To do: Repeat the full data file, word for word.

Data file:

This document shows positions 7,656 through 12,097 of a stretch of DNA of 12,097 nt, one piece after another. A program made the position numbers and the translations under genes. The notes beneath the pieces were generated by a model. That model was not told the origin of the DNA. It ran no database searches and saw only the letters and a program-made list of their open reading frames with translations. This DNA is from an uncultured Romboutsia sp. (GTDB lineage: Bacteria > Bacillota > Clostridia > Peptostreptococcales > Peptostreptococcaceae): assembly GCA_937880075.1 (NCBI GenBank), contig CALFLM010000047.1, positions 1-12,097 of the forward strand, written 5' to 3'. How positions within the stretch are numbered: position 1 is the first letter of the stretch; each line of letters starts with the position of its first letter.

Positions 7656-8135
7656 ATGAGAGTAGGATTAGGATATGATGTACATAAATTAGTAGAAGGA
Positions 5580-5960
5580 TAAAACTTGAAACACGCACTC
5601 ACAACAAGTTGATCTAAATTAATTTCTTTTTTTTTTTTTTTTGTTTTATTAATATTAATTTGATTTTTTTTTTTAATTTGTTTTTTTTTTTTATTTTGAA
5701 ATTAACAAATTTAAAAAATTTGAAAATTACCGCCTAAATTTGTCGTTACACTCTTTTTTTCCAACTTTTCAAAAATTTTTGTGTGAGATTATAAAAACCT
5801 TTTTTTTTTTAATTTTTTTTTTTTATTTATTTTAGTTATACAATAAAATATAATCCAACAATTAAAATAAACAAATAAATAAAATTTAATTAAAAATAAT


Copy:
This document shows positions 7,656 through 12,097 of a stretch of DNA of 12,097 nt, one piece after another. A program made the position numbers and the translations under genes. The notes beneath the pieces were generated by a model. That model was not told the origin of the DNA. It ran no database searches and saw only the letters and a program-made list of their open reading frames with translations. This DNA is from an uncultured Romboutsia sp. (GTDB lineage: Bacteria > Bacillota > Clostridia > Peptostreptococcales > Peptostreptococcaceae): assembly GCA_937880075.1 (NCBI GenBank), contig CALFLM010000047.1, positions 1-12,097 of the forward strand, written 5' to 3'. How positions within the stretch are numbered: position 1 is the first letter of the stretch; each line of letters starts with the position of its first letter.

Positions 7656-8135
7656 ATGAGAGTAGGATTAGGATATGATGTACATAAATTAGTAGAAGGA
Positions 5580-5960
5580 TAAAACTTGAAACACGCACTC
5601 ACAACAAGTTGATCTAAATTAATTTCTTTTTTTTTTTTTTTTGTTTTATTAATATTAATTTGATTTTTTTTTTTAATTTGTTTTTTTTTTTTATTTTGAA
5701 ATTAACAAATTTAAAAAATTTGAAAATTACCGCCTAAATTTGTCGTTACACTCTTTTTTTCCAACTTTTCAAAAATTTTTGTGTGAGATTATAAAAACCT
5801 TTTTTTTTTTAATTTTTTTTTTTTATTTATTTTAGTTATACAATAAAATATAATCCAACAATTAAAATAAACAAATAAATAAAATTTAATTAAAAATAAT